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: Category Two

Healthcare –Medical tourism

The healthcare sector has been growing at a frenetic pace in the past few years. The windfall began ever since the developed world discovered that it could get quality service for less than half the price.

  • In the last five years, the number of patients visiting India for medical treatment has risen from 10,000 to about 100,000. According to Apollo group chairman Pratap Reddy, one out of every ten patients treated at his hospitals is from abroad.
  • With an annual growth rate of 30 percent, India is already inching closer to Singapore, an established Medicare hub that attracts 150,000 medical tourists a year.
  • Hospitals in India boast of conducting the latest surgeries at a very low cost.
Comparative Price List
Surgery US ($) India ($)
Bone Marrow Transplant 400,000 30,000
Liver Transplant 500,000 40,000
Open Heart Surgery (CABG) 50,000 4,400
Neuro surgery $29,000 8000
Knee Surgery 16,000 4,500


Source: Internet Research

The healthcare industry employs over four million people, which makes it one of the largest service sectors in the economy. A joint study by the Confederation of Indian Industry and McKinsey shows:

  • At the current pace of growth, healthcare tourism alone can rake in over $2 billion as additional revenue by 2012.
  • Healthcare spending in the country will double over the next 10 years. Private healthcare will form a large chunk of this spending, rising from Rs 690 billion ($14.8 billion) to Rs 1,560 billion ($33.6 billion) in 2012. This figure could rise by an additional Rs 390 billion ($8.4 billion) if health insurance cover is available to the rich and the middle class.
  • Voluntary health insurance market is estimated at Rs 4 billion ($86.3 million) currently but is growing fast. Industry estimates put the figure at Rs 130 billion ($2.8 billion) by 2005.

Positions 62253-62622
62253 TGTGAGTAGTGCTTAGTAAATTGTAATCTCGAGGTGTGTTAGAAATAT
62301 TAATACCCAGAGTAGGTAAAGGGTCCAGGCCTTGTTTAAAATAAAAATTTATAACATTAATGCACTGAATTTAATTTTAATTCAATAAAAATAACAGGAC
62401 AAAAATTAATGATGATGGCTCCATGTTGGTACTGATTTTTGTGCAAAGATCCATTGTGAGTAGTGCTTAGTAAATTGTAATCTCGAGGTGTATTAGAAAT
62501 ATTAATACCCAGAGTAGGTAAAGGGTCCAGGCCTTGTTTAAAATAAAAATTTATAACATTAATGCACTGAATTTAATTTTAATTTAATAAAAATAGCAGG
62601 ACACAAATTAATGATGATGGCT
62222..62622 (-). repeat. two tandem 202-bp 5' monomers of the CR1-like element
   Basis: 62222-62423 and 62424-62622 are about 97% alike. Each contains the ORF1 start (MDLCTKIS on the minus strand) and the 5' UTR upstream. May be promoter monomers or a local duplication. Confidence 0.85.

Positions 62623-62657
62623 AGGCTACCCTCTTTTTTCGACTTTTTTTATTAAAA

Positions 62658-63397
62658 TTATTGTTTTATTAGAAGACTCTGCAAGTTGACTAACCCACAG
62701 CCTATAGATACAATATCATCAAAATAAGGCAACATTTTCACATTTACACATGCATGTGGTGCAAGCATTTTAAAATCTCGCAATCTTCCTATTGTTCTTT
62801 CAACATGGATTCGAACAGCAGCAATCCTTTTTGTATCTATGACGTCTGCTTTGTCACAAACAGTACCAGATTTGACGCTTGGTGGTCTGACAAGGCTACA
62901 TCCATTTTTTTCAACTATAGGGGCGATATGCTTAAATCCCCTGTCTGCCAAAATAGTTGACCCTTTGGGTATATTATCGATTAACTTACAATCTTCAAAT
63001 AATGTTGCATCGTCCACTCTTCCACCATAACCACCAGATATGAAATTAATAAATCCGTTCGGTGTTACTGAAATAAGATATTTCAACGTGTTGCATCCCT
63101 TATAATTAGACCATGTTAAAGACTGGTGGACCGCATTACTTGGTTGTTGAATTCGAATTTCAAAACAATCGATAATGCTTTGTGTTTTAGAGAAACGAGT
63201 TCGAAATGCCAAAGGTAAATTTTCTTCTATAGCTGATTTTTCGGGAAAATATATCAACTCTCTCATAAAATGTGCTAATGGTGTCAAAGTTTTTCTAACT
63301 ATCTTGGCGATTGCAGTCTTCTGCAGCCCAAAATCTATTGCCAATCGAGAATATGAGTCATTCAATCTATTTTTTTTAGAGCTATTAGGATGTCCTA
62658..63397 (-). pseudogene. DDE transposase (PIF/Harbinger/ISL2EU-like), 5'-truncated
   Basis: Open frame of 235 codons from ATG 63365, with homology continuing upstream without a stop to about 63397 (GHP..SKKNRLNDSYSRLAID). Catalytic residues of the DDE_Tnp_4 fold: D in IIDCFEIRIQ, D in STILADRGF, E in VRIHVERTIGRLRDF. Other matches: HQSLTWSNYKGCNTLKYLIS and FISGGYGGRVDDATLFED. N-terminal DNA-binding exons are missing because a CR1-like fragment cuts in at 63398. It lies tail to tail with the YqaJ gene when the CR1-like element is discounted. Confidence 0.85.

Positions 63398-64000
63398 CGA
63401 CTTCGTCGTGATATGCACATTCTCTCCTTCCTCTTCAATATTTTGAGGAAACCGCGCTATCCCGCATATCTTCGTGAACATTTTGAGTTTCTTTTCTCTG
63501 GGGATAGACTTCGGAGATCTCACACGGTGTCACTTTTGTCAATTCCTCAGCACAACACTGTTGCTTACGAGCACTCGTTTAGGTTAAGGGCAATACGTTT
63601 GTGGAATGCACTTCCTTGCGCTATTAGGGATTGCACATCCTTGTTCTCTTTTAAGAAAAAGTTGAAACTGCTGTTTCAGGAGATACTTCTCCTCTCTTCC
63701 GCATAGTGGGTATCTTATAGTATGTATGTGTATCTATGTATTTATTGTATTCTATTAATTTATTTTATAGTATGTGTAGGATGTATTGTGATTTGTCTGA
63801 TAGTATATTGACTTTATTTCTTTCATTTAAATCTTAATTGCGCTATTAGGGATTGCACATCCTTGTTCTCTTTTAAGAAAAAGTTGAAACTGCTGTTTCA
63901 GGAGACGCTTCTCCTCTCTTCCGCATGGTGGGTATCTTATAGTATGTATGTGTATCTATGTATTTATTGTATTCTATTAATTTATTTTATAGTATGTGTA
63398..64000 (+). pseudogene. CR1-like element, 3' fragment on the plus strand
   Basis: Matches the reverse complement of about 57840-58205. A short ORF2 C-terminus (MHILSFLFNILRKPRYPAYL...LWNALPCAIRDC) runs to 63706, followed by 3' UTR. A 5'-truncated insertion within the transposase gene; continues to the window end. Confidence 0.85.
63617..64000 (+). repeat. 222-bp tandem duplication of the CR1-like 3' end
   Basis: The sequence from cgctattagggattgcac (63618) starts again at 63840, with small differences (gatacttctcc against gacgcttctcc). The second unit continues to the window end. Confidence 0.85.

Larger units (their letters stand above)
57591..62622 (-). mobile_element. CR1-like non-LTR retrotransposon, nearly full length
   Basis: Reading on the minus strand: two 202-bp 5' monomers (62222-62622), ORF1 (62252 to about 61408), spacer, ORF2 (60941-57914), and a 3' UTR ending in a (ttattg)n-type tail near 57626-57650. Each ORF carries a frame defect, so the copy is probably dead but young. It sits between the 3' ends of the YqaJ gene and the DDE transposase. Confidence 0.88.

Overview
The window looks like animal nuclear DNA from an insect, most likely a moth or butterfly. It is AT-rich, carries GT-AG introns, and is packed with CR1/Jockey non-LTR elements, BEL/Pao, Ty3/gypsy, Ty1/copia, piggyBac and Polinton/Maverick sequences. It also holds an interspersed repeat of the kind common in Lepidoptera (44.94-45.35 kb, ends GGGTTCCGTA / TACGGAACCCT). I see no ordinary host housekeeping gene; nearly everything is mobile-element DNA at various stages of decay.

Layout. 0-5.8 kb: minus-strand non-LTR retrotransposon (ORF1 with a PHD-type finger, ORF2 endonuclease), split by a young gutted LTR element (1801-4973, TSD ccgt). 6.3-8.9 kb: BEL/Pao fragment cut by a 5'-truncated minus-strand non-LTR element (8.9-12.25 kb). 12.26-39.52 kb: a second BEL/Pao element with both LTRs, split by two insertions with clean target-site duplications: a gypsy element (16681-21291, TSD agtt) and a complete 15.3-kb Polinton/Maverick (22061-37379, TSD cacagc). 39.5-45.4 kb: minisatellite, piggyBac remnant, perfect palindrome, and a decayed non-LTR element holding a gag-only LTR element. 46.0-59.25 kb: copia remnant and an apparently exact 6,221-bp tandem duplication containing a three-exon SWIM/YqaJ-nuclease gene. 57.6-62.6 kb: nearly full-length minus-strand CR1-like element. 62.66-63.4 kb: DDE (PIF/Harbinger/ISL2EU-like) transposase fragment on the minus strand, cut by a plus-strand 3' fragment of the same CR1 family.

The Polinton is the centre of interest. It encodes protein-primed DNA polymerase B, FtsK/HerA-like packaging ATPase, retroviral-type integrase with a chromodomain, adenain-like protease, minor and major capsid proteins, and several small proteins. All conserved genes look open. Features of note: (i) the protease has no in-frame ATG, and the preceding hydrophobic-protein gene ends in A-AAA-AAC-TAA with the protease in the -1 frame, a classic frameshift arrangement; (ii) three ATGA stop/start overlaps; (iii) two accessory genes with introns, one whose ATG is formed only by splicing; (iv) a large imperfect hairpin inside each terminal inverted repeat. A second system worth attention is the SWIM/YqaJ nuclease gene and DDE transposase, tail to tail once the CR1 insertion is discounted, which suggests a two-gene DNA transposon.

• With the expected increase in the pharmaceutical market, the total healthcare market could rise from Rs 1,030 billion ($22.2 billion) currently (5.2 percent of GDP) to Rs 2,320 billion ($50 billion)-Rs 3,200 billion ($69 billion) (6.2-8.5 percent of GDP) by 2012.

According to Nasscom, by year 2005, Indian healthcare companies will be able to grab business worth $800 million from the US alone.

Government support

Last year, the finance minister announced a list of incentives for private hospitals to create and upgrade infrastructure, as well as reduce their operational costs:

  • Tax sops to financial institutions lending to private groups setting up hospitals with 100 or more beds.
  • Increase in the rate of depreciation from 25 percent to 40 percent for life-saving medical equipment.

Now, state governments, private hospital groups and even travel agencies have joined the fray.

  • Leading travel houses like Sita and Kuoni have tied up with overseas players that focus on medical tourism.
  • The Karnataka government is setting up Bangalore International Health City Corporation, which will cater to international patients for a wide variety of health care products and treatments.
  • The Asian Heart Institute at Mumbai’s Bandra-Kurla Complex, offers state-of-the art facilities for all types of heart complications. It has been set up in collaboration with the Cleveland Institute, US, and offers quality service at a reasonable cost.

However, it is not only the cost advantage that keeps the sector ticking. It has a high success rate and a growing credibility.

  • Indian specialists have performed over 500,000 major surgeries and over a million other surgical procedures including cardio-thoracic, neurological and cancer surgeries, with success rates at par with international standards.
  • The success rate in the 43,000 cardiac surgeries till 2002 was 98.5 percent.